Is Chocolate a Laxative?
Chocolate does contain caffeine, which is a stimulant that speeds up your overall metabolism and aids the digestive process. Content-wise, dark chocolate contains roughly 12mg per ounce and milk chocolate around 5mg an ounce. According to this metric, an ounce of dark chocolate has the same caffeine content as an ounce of coffee. To get the same effect as two, six-ounce cups of coffee, you’d need to consume twelve ounces of dark chocolate or 24 ounces of milk chocolate. Other than caffeine, chocolate does not contain any effective laxative ingredients.
The reason why dark chocolate has so much more caffeine than milk chocolate has to do with how the two types are produced. Chocolate is derived from three components of cacao beans: chocolate liquor, cocoa butter and cocoa powder. Dark chocolate as more cocoa powder content, the part of the bean that contains caffeine, than milk varieties. Milk chocolate hovers at around 25% cacao solids. There’s no formal designation for Dark chocolate in the United States, though the packaging will sometimes display the cacao percentage. The higher the percentage, the more bitter the flavor. Dark chocolate also contains little to no milk solids which give milk chocolate its name.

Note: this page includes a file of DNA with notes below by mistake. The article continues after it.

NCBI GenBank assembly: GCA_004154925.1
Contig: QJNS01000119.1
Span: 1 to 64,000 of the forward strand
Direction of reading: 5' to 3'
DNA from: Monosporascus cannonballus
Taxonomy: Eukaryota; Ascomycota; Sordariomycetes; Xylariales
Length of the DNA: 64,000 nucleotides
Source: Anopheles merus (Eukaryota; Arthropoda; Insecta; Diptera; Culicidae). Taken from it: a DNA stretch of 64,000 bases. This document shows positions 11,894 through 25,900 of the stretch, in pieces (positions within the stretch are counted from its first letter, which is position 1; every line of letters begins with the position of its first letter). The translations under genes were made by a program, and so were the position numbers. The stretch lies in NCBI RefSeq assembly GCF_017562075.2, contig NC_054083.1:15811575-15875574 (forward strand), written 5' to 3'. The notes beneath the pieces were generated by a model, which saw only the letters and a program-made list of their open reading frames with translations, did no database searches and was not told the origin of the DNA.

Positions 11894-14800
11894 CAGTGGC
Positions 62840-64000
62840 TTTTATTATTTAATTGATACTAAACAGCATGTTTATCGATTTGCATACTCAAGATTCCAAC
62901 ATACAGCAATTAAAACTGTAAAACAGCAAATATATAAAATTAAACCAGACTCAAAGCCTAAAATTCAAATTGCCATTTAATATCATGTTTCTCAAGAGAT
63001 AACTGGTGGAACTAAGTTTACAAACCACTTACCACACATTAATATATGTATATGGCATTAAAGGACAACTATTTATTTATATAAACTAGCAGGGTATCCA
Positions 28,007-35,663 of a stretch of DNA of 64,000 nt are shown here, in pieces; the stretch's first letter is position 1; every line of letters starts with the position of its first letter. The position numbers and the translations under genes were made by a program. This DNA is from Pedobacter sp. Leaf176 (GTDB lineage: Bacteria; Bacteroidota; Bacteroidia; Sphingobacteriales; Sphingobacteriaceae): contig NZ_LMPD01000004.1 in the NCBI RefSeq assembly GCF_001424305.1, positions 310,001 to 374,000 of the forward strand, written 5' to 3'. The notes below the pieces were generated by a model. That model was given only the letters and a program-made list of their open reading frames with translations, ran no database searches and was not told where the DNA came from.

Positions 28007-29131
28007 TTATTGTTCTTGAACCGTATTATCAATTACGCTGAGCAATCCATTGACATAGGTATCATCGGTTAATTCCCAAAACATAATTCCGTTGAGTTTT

There are many other health benefits that dark chocolate offers, though. One study has purported that dark chocolate can lower your blood pressure, thanks to plant phenols found in the cacao plant. It also contains a lot of antioxidants that neutralize free radicals and other destructive molecules in your body. Be aware that milk has been shown to interfere with dark chocolate’s antioxidant properties, so no subbing milk chocolate. The darker the better, actually, as dark chocolate also contains less sugar, and therefore fewer calories, than its milk and white counterparts.
As a final thought, there is one more way to use chocolate as a laxative, should you desire. If you specifically bought sugar-free chocolate, though, you could acquire a laxative effect easily. This has to do with the sugar alcohols often added to many sugar-free treats. They are not technically sugar but have a similar chemical structure that gives them their sweet taste. The reason sugar alcohols have almost half the calories of regular sugar is because sugar alcohols pass through the body only partially absorbed. While this is good for calorie content, the partial absorption is what leads diarrhea effects. Some sugar alcohols include sorbitol, mannitol, maltitol, lactitol, and erythritol.